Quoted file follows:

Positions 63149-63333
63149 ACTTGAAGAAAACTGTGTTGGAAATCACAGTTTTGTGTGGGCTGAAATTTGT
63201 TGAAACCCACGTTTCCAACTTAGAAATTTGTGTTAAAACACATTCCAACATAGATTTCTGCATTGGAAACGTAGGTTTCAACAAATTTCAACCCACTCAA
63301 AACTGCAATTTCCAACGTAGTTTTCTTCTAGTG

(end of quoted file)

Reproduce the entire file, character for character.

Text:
Positions 63149-63333
63149 ACTTGAAGAAAACTGTGTTGGAAATCACAGTTTTGTGTGGGCTGAAATTTGT
63201 TGAAACCCACGTTTCCAACTTAGAAATTTGTGTTAAAACACATTCCAACATAGATTTCTGCATTGGAAACGTAGGTTTCAACAAATTTCAACCCACTCAA
63301 AACTGCAATTTCCAACGTAGTTTTCTTCTAGTG